What about language? Gaelic, as spoken in parts of the Western Isles and West Highlands of Scotland, has never been part of Shetland culture. A few people who’ve moved here from other parts of Scotland can speak it, but you’re much more likely to hear Polish or Urdu. Shetland does have its own dialect, though: it’s a blend of Old Scots and Old Norse; words like peerie (small) are used all the time.
Is the nearest railway station really in Bergen, Norway? It’s a lovely idea, but a modern myth. Our nearest stations are at Thurso and Wick in northern Scotland. However, Bergen isn’t that much farther away if you’re in the north of Shetland and it does have our nearest full branch of IKEA – the next closest (at the moment) is in Edinburgh, though there’s a small delivery branch in Aberdeen.
Are there really no trees? It can seem like that, especially if you arrive at Sumburgh Airport and drive north. But there are respectable numbers of trees in places such as Lerwick, Scalloway and Voe, plus several plantations in Weisdale and a few elsewhere. Shetland’s once-widespread cover of hazel, downy birch, aspen and willow disappeared because of grazing sheep and not, as is often assumed, the wind. The increased number of trees and shrubs is actually one of the most notable changes in Shetland over the past thirty years.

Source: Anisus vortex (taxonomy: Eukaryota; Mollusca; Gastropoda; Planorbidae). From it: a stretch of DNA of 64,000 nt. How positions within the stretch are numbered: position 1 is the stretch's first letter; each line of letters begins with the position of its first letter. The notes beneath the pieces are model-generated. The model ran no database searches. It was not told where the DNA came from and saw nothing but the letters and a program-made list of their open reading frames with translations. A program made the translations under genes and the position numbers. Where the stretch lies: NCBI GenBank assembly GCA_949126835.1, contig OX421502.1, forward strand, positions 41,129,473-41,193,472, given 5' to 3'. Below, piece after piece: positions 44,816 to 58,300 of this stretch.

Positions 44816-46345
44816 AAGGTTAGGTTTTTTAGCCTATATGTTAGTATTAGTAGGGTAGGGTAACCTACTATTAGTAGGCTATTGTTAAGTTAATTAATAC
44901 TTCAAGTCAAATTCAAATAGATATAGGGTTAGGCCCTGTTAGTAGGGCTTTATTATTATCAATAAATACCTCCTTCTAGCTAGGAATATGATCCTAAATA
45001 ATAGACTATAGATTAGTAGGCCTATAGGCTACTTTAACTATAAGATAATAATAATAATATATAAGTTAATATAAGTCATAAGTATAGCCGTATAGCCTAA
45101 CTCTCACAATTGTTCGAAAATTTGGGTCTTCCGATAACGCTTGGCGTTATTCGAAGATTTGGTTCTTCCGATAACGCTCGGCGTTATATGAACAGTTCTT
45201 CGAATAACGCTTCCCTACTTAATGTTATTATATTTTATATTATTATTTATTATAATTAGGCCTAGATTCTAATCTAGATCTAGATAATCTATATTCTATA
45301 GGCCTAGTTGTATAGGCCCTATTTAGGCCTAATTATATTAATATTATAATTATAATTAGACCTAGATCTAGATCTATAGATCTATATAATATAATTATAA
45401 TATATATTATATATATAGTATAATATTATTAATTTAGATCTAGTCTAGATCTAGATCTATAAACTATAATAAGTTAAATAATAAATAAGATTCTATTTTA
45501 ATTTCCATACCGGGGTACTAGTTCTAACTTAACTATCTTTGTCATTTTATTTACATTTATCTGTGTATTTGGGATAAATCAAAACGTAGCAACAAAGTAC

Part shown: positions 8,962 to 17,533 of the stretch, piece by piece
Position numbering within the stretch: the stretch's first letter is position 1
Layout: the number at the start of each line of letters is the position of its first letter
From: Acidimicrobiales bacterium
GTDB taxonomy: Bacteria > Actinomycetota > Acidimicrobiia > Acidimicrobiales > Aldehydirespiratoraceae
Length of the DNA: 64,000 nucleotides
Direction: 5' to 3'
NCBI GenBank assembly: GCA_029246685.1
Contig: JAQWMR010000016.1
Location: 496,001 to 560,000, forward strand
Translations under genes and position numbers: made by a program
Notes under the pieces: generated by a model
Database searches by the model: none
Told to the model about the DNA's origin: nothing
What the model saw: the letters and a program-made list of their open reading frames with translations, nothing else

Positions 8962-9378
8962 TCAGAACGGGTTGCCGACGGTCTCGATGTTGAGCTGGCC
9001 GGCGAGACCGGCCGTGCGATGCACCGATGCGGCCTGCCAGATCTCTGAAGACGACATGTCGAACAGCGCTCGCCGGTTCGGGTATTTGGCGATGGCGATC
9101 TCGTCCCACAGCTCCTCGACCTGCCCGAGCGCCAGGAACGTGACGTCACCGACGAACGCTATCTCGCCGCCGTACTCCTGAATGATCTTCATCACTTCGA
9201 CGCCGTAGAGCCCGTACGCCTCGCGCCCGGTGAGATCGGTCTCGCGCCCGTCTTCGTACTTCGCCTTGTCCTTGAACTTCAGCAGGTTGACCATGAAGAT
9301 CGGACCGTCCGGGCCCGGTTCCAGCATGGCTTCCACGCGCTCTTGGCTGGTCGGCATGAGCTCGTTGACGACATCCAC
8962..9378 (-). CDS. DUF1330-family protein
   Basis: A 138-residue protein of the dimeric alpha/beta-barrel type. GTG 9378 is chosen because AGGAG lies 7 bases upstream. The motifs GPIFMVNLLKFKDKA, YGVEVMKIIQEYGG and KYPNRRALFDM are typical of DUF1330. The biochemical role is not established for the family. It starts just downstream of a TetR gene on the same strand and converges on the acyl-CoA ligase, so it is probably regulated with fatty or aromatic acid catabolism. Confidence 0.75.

Can you really play golf at midnight in summer? Yes. With the sun above the horizon for nearly 19 hours in June, our light midsummer nights are one of the islands’ most appealing features. It doesn’t get completely dark between mid-May and early August. Instead, we have a kind of unfinished northern sunset, producing the twilight that we call the ‘simmer dim’.
What about those dark winters? At our latitude, the days are particularly short in December and January, with the sun very low in the sky and appearing for less than six hours around the winter solstice. But, to compensate, we quite often have the thrill of the aurora borealis, or northern lights. Most people would probably say that the amazing summer nights more than make up for slightly longer winter ones. And of course, there are the famous Up Helly Aa fire festivals and many other social events to ‘lighten the year’ - one of the meanings of ‘Up Helly Aa’.
Come and see for yourself.
You’re always welcome.